2020 was a strange year in a number of ways. But among the more strange things last year brought ASX investors, none was perhaps more unprecedented than the quantitative easing (QE) program the Reserve Bank of Australia (RBA) initiated for the first time in our country’s history.
Around the world, QE is not a new thing. The United States has been doing it in varying stages since the global financial crisis. Japan’s central bank has been doing QE-like measures for even longer.
But here, we Aussies seemed to be exempt. Or we were, at least. Last November, the RBA announced that our exemption had expired and that the central bank would be buying $100 billion worth of Australian government bonds.
The whole idea behind QE is that it increases liquidity and lowers borrowing costs (interest rates) across the whole economy. That, in theory, leads to higher economic growth. But, as its critics also point out, it also leads to a form of currency creation. That’s why its detractors often label QE as ‘money printing’.
But I’d wager ASX investors haven’t minded QE quite as much. See, QE is normally associated with higher share markets as a result of the increased liquidity in the financial system. Indeed, the S&P/ASX 200 Index (ASX: XJO) is up more than 14% since the RBA began its program at the start of November.
Could quantitative easing be coming to an end?
But according to reporting in the Australian Financial Review (AFR) this week, the party could have an end in sight. According to the report, forecaster Capital Economics is predicting that the RBA will be wrapping up its QE program in April of this year. That’s due to its predictions that, “employment will return to pre-virus levels in the first quarter of 2021, and the unemployment rate will decline to about 6 per cent by the end of 2021, and to about 5.5 per cent by the end of 2022”.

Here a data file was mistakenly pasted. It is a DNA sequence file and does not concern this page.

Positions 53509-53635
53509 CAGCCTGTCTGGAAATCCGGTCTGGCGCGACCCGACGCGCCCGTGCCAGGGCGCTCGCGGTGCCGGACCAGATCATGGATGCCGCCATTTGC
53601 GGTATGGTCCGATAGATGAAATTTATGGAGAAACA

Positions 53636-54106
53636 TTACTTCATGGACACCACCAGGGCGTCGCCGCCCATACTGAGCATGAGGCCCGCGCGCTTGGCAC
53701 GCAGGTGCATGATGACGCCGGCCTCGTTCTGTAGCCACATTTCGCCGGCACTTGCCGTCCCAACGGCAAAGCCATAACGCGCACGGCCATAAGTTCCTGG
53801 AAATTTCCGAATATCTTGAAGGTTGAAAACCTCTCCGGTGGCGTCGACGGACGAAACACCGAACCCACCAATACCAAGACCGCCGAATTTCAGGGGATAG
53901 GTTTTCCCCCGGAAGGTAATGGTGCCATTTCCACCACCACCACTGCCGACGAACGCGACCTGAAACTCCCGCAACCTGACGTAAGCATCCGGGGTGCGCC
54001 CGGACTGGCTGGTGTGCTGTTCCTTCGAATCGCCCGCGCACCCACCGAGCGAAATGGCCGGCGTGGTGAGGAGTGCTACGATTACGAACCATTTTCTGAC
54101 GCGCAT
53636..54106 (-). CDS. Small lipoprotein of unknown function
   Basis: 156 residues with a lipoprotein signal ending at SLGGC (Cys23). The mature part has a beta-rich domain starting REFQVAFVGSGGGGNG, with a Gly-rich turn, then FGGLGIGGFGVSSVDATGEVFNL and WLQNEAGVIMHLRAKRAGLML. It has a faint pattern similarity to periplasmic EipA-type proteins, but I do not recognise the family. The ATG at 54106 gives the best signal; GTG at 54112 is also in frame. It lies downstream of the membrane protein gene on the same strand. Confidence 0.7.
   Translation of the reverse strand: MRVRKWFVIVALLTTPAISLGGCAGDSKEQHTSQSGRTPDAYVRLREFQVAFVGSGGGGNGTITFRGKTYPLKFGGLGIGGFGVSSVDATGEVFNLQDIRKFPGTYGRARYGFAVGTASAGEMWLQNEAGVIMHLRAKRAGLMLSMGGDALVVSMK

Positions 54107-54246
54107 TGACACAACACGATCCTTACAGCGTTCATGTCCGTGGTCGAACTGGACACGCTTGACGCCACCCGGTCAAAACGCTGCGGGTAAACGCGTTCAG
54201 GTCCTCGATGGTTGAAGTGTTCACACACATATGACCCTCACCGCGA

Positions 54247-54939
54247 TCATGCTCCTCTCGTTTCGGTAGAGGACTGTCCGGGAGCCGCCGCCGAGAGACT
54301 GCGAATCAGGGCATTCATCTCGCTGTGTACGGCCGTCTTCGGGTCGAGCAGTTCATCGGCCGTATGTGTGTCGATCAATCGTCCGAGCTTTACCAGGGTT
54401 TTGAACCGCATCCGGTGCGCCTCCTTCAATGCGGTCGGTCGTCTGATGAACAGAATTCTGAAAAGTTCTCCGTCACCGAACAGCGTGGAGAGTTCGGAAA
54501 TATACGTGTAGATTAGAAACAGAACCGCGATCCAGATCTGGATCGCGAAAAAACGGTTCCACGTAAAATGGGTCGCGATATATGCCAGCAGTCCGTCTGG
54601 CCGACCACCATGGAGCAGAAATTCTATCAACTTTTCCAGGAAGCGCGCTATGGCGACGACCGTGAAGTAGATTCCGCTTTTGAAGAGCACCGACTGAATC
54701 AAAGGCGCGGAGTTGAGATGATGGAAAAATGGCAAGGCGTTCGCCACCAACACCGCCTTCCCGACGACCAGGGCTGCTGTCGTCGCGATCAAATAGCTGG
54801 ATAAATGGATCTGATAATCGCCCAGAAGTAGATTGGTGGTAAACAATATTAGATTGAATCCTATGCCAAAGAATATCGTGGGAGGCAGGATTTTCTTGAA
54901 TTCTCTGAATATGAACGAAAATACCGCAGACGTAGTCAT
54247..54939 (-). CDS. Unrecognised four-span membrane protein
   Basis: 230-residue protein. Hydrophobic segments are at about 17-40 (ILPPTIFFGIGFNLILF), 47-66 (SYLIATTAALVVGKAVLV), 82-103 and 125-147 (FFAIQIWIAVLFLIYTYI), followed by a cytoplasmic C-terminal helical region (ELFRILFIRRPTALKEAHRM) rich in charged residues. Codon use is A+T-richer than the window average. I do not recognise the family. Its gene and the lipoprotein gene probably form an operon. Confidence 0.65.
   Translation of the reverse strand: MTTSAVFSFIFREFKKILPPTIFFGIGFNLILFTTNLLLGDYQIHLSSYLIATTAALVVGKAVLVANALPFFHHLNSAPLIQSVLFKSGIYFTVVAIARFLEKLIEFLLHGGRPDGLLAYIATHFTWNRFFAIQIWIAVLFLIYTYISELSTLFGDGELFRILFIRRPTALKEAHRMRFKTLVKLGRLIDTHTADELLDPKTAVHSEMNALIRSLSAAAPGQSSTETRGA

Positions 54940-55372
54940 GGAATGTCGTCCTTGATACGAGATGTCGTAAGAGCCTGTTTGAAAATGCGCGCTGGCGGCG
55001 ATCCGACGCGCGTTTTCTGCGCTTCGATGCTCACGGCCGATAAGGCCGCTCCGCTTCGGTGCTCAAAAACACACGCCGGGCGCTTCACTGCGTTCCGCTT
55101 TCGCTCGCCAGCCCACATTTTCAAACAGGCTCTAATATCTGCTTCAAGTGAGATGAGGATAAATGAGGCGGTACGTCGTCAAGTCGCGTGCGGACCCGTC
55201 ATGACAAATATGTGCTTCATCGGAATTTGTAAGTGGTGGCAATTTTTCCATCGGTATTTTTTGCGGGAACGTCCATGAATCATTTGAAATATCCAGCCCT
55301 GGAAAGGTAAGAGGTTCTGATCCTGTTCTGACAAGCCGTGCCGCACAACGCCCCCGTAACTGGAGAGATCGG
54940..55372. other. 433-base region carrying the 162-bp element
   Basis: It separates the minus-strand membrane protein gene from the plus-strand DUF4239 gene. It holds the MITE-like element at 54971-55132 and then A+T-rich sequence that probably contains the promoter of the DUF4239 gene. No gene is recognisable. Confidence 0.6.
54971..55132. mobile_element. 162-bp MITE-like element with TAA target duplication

It is also predicting that, across the ditch, the Reserve Bank of New Zealand (RBNZ) will lead the world in actually raising interest rates this year. That is a result of the prediction that the New Zealand unemployment rate will decline to “around 5% by the end of 2021”.
Another factor in these decisions across both economies is rising house prices. The report states that:
One reason to be optimistic about the outlook is that housing markets in both countries are roaring back to life. House prices in New Zealand are rising by around 20 per cent year-on-year and those in Australia may soon be rising at a double-digit pace, too.
What does no QE mean for ASX shares?
So if the RBA does indeed roll back its QE programs, what would it mean for the ASX 200 and ASX shares? Well, it may indeed result in the market coming off the boil.
But since Australian QE has had a relatively short lifespan, we might not see the same kind of ‘taper tantrum’ that the US markets saw back in 2018 when the US Federal Reserve started rolling back its own QE programs (since reversed, of course). And who knows, maybe if house prices continue to rise and unemployment indeed drops significantly in 2021, it might offset investors ‘dismay’ at QE coming to an end.
However, it is worth keeping in mind that, judging the experiences that other countries have faced, QE seems to be a lot easier to bring in than take away. I’ll personally believe the end of QE is here when I see it.
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Motley Fool contributor Sebastian Bowen has no position in any of the stocks mentioned. The Motley Fool Australia has no position in any of the stocks mentioned. The Motley Fool has a disclosure policy. This article contains general investment advice only (under AFSL 400691). Authorised by Bruce Jackson.
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